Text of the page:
What exactly do we want from Sydney Sweeney?
The ‘Euphoria’ star tried to minimize controversy over her seemingly MAGA-affiliated family, but her response didn't satisfy fans.
Over the weekend, Sydney Sweeney posted a slideshow of photos on Instagram of a recent celebration for her mother’s 60th birthday. In it, Sweeney, who was raised in Idaho, is laughing along through a “surprise hoedown” the family threw for the occasion, but all hell broke loose after people online took a closer look at the final photo of the slide.
The image features a man that is assumed to be Sweeney’s father wearing a “Blue Lives Matter” shirt, effectively endorsing the pro-police movement that began specifically as a run counter to the Black Lives Matter movement. Soon after, others pulled up photos from Sweeney’s brother’s Instagram of the same celebration, in which people were shown wearing parody Make America Great Again hats that read “Make Sixty Great Again.”
The photos caused many to question Sweeney’s family’s political affiliations — and Sweeney’s own — and her culpability in upholding MAGA ideologies. By Saturday afternoon, Sweeney responded on Twitter: “You guys this is wild. An innocent celebration for my moms milestone 60th birthday has turned into an absurd political statement, which was not the intention. Please stop making assumptions. Much love to everyone and Happy Birthday Mom!”
The response garnered even more ire, and deservedly so: there were no “assumptions” being made about a political statement. Her family was shown to be casually rocking MAGA gear: a red spade is a red spade. Both the casual dismissal and attempt at obfuscation from her are indeed eyebrow-raising, and posting the final photo in question indicates Sweeney either didn’t notice, which is telling, or that she doesn’t think it’s a big deal.
With that said, there is an unusual and misguided subtext to the whole debacle and how Sweeney is expected to handle this from a publicity standpoint, which is, it’s important to note, what this situation is ultimately about. Regardless of how one moralizes about the situation, she is a major actress posting a photo to 14 million followers and is managing public backlash in the aftermath. Putting aside the fact that Sweeney’s response was dubious, many have called her out as complicit for her assumed lack of pushback against her family’s purported political views.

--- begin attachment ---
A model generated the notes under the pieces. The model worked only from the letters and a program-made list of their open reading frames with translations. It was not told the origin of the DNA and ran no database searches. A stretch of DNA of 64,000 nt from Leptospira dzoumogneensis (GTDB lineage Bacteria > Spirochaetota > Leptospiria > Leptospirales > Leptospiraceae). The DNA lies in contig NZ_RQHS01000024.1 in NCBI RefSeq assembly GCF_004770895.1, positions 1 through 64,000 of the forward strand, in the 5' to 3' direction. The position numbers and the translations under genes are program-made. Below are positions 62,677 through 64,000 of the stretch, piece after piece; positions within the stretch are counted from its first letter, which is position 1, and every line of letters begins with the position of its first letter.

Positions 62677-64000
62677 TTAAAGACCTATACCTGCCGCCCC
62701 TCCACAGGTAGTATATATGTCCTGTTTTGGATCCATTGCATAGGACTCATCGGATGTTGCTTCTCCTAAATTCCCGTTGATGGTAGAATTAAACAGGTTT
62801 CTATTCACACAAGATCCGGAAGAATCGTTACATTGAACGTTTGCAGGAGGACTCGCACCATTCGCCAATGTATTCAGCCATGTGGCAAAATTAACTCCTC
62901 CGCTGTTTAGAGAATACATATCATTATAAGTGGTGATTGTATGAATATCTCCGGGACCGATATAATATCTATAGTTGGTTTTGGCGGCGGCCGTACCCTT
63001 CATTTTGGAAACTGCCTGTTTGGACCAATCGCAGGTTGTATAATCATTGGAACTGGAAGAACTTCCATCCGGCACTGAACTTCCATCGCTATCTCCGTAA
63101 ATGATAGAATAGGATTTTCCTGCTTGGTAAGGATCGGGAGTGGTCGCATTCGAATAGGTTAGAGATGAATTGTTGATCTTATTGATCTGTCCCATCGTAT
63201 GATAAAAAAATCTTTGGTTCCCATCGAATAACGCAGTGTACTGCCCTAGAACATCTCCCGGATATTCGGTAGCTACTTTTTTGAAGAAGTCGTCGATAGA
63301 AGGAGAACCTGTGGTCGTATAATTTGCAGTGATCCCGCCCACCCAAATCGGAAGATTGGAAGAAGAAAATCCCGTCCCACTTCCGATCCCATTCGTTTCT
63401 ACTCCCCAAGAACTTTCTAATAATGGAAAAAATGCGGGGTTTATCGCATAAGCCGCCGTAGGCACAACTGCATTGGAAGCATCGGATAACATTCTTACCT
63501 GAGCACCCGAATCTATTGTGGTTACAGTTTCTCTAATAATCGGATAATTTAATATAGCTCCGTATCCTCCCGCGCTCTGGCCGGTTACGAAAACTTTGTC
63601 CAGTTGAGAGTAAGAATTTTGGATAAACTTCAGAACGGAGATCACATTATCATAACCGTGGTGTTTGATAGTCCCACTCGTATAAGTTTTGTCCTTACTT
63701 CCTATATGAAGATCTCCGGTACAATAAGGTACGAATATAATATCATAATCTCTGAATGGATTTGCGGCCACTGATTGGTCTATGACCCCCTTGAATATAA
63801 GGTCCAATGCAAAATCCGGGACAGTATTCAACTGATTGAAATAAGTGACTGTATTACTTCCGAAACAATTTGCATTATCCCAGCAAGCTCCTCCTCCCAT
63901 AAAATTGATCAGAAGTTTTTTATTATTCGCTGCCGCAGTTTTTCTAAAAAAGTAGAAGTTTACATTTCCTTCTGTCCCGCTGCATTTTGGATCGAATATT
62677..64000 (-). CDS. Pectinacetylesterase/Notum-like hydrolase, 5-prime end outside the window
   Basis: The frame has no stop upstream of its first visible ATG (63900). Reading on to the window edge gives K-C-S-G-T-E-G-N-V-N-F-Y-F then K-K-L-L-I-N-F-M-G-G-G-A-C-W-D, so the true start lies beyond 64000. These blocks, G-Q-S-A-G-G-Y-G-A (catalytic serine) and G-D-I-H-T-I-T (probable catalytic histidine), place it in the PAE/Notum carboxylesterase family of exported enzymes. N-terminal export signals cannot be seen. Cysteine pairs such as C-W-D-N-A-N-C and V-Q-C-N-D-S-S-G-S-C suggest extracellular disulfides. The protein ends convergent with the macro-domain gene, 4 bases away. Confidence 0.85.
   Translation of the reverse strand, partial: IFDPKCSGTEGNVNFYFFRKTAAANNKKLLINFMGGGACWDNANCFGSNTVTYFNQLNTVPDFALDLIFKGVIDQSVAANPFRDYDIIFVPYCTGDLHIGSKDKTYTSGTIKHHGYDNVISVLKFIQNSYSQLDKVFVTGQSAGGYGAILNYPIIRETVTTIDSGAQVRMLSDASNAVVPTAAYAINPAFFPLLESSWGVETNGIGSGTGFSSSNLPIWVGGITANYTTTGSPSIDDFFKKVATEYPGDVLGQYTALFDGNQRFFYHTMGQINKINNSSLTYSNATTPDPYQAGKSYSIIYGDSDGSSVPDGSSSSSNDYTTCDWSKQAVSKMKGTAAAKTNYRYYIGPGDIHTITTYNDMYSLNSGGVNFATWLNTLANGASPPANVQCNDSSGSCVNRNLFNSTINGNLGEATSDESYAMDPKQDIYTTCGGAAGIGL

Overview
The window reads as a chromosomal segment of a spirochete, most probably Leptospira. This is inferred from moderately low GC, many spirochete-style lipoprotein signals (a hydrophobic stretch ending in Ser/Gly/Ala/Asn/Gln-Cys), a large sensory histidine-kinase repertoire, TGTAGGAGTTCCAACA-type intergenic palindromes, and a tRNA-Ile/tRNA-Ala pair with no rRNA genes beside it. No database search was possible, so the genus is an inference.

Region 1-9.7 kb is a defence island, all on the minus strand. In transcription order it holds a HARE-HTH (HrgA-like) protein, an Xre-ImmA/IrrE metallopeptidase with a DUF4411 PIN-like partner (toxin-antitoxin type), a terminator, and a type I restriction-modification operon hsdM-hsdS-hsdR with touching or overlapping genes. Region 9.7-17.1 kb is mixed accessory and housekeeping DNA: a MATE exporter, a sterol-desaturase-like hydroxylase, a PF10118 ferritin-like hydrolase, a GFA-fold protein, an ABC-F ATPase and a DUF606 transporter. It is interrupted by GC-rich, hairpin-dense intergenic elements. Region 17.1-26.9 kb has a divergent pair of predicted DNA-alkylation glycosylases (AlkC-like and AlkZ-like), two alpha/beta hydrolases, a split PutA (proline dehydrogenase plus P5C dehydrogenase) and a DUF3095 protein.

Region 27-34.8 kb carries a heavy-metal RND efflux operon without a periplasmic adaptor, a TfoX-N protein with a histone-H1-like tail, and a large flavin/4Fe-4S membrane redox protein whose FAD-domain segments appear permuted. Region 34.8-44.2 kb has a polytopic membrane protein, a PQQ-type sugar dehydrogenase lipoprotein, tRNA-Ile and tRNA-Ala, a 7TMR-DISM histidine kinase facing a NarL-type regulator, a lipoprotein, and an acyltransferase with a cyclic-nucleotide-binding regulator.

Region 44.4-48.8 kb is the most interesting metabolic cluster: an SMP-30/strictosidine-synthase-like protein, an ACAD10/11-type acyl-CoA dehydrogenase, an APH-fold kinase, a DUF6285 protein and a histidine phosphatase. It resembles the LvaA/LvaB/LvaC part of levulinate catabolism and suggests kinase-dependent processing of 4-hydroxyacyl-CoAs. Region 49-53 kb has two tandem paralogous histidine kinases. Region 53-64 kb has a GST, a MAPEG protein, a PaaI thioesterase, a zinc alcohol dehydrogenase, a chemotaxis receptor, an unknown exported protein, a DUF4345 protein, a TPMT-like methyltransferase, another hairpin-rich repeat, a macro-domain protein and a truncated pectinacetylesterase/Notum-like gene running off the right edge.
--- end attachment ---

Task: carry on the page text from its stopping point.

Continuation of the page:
These responses made sweeping assumptions about the actual nature of Sweeney’s relationship with her family and their politics; it is, of course, impossible to know what conversations, if any, she’s had with her family about political differences. What we have then is an implicit request for her to challenge these views publicly, which is in essence a request for some sort of virtue-signaling damage control. What is the endgame? Shaming her family so publicly would, of course, do little to actually achieve what people purportedly want, which is for racist people to stop being racist, and instead likely embolden them, if anything.
Sweeney ought perhaps to have crafted a more thoughtful response that acknowledged what was plain to see, but the internet’s desire for her to do the right thing by, presumably, writing some online screed condemning her parents is a case of bizarrely misplaced Twitter energy. In a poetic twist, there’s a lesson to the situation that can be found in Sweeney’s own character, Olivia, in The White Lotus.
Many joked online when the show aired last summer that Olivia was among the most terrifying characters on television: a scathing, snarky college student, she read Nietzsche by the pool with her friend, Paula, a woman of color, and would cut you down with a caustic glance. Throughout the season, she would often roll her eyes and scold her parents for their unenlightened boomer remarks, and in a situation like Sweeney’s, she would likely very loudly crucify her parents online. But Olivia, despite her progressive bonafides, was ultimately wearing a costume; she was shown to be a version of her parents nonetheless, looking to throw her friend under the bus while being ensconced within her privilege, despite how much she would hate to admit it.
Some are surprised about Sweeney’s family and wondering whether she is indeed like them — a fair thing to perhaps be disappointed about (though, as many have pointed out, it shouldn’t be so striking when practically everyone in America has Trumpers in their family). But as the saga has escalated, many have endorsed a certain way to conduct oneself online in their desire for Sweeney to essentially publicly tar her family. While the situation in The White Lotus is largely different, a core lesson remains: why do we want a show of call-out liberalism when that’s exactly what it would be — a show? Olivia’s outward actions were ultimately empty and self-serving — why do we care for Sweeney to be the same way?